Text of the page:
Survey Introduction

British Ritual Innovation under COVID-19

Survey Information and Consent

This study examines the impact of the COVID-19 regulations on the rituals and worship conducted by religious communities across Britain. For this study, we are interested in rituals and acts of worship that people do together, rather than ones that individuals do on their own. Rituals may mark the passage of time or significant events in the life of a person or the community. They may affirm or embody core values and beliefs. They may have a fixed form, or they may be more spontaneously structured.  

 

We are interested in hearing from both ritual makers (e.g. worship leaders, facilitators, etc.) and participants in these kinds of rituals.  If you are both, you are welcome to re-take the survey twice, once from each perspective.

Below, you will find a full description of the aims of the research project, our research methods, and how we will treat and process your data. Please read it and indicate your consent by ticking the box at the bottom of this page. You can find more information and contact the project team on our website, bric19.mmu.ac.uk.

    

 

Participant Information Sheet

Social Distance, Digital Congregation:

British Ritual Innovation under COVID-19

 

1. Invitation to research

We would like to invite you to take part in a research project on the ways in which religious rituals have adapted in response to the Coronavirus (COVID-19) pandemic. As part of that research, we would like to hear from those who participate in, lead, or develop religious rituals of any sort—whether they are regular weekly or daily worship services, celebrations of holidays, or life-cycle events such as weddings and funerals. This survey will ask about your experience of these rituals. Whether you attend them regularly or only regularly or only occasionally, we would like to hear from you. The project is led by Dr Joshua Edelman of Manchester Metropolitan University and Dr Alana Vincent of the University of Chester. You can find more details about the research on our website, bric19.mmu.ac.uk.

2. Why have I been invited?

We would like to hear from anyone in Britain who has some experience, no matter how infrequent, of religious rituals since lockdown has been imposed on the UK (ie, late March, 2020). We are interested in hearing from people of all religious backgrounds and none, and from all parts of the UK. It is important to us that the participants in this survey represent as closely as possible the demographic makeup of the UK as a whole, and we may send out particular invitations to particular sources to do so.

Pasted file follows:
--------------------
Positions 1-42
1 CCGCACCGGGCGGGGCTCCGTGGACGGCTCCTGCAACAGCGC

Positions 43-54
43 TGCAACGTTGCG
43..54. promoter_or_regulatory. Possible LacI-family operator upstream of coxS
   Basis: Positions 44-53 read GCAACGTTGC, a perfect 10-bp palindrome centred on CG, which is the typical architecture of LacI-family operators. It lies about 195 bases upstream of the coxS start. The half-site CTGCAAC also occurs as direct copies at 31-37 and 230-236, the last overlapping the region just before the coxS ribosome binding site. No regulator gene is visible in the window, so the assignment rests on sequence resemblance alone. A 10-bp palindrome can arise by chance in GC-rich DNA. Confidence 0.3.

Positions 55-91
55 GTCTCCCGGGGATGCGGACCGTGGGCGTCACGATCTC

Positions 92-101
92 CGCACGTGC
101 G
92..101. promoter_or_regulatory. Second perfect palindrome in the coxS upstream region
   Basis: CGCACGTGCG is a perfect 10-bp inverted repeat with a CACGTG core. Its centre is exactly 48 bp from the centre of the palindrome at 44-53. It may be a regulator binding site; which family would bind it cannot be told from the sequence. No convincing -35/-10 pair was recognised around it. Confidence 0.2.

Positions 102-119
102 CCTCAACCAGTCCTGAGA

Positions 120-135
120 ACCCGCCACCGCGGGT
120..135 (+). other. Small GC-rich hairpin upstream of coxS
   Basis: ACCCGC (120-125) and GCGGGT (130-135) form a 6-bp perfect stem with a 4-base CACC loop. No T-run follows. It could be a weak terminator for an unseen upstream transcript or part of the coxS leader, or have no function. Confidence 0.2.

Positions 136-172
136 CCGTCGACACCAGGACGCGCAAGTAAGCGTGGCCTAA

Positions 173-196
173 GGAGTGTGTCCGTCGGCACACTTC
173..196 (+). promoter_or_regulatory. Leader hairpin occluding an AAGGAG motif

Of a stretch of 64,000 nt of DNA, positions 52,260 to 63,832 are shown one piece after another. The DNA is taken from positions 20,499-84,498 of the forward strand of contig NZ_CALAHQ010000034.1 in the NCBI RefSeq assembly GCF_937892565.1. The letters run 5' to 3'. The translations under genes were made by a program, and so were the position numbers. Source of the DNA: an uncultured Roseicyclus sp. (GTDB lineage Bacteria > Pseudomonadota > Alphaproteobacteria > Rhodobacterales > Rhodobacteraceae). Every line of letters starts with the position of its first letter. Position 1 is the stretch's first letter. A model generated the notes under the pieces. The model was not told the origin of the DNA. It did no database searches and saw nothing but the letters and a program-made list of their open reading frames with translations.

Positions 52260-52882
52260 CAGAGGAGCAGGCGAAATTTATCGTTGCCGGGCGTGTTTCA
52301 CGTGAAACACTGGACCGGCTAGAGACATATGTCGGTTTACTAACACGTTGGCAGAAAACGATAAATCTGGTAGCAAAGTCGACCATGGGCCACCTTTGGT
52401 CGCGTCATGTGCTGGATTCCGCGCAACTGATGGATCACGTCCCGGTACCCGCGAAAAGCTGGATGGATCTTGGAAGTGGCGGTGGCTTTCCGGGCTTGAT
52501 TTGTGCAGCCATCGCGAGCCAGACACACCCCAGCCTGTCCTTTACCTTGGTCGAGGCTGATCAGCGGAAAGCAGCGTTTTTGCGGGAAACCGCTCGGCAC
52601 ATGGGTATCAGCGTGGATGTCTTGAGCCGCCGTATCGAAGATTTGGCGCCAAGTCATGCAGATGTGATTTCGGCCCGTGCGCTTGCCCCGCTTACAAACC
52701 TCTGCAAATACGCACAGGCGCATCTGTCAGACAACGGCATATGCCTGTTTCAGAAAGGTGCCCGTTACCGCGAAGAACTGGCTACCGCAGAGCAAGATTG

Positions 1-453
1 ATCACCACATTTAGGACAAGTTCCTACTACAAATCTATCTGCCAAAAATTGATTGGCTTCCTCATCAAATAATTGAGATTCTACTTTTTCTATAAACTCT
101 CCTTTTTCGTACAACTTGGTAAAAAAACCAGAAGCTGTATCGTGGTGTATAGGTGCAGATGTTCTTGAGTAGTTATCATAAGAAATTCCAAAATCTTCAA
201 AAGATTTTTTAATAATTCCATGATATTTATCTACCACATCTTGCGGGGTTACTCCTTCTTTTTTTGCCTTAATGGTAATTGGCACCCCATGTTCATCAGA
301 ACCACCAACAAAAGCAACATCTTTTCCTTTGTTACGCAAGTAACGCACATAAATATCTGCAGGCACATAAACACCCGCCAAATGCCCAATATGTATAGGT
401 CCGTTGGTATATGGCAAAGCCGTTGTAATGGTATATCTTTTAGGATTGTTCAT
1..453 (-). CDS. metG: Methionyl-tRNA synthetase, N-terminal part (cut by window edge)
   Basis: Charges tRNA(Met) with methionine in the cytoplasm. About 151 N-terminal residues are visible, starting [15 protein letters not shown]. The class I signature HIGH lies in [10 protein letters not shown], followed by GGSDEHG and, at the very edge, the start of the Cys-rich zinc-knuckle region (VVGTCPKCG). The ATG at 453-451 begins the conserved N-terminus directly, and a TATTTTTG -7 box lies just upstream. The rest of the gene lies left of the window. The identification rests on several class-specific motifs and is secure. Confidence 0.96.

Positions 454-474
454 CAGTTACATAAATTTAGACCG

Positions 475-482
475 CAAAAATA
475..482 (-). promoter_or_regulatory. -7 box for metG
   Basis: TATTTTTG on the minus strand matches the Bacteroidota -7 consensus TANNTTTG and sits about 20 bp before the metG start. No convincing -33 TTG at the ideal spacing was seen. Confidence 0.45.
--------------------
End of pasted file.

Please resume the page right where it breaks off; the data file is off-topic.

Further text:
3. Do I have to take part?

It is up to you to decide. This page will describe the study, and you can download a copy of it here. We will ask you to tick a box at the bottom of this page to show you agreed to take part. You are free to withdraw at any time, without giving a reason. To do so, just close your web browser window.

4. What will I be asked to do? 

We will ask you to complete this survey online. You are encouraged to answer the questions as fully as you would like, and in a way that makes sense to you. We would appreciate as much information as you are willing to share.

On the last page of the survey, you will be asked to give some information about yourself, including your name and email address. These questions are entirely optional. If you do choose to answer them, those answers will be separated from the main survey data and stored separately. We will use this information for only two purposes: first, to keep you informed about the ongoing results of this research, and second, to contact those people who we would like to follow up with for case study interviews and further observations. If you would rather not be contacted for either of these reasons, please simply indicate that on the last page.

5. Are there any risks if I participate?

We do not anticipate any risks to you if you participate.

6. Are there any advantages if I participate?

While you will not be personally paid for participating in this survey, you will be contributing to a broad study of how British religious life has adapted to the COVID-19 pandemic. By giving your views, you will help to make sure that this study is as complete and useful as possible. We will be sharing our results with religious communities across Britain, and working with a group of them to use these results to improve the way they conduct their rituals during these difficult times. If you include your email address at the end of the survey, you will be able to receive updates on these results as they are published, and they will also be publicly accessible on our website, bric19.mmu.ac.uk

7. What will happen with the data I provide?

Your answers to this survey will be treated as strictly confidential. This survey website is encrypted, and the responses will be stored on Manchester Metropolitan University’s secure system and will not be shared outside of the researchers involved with this work.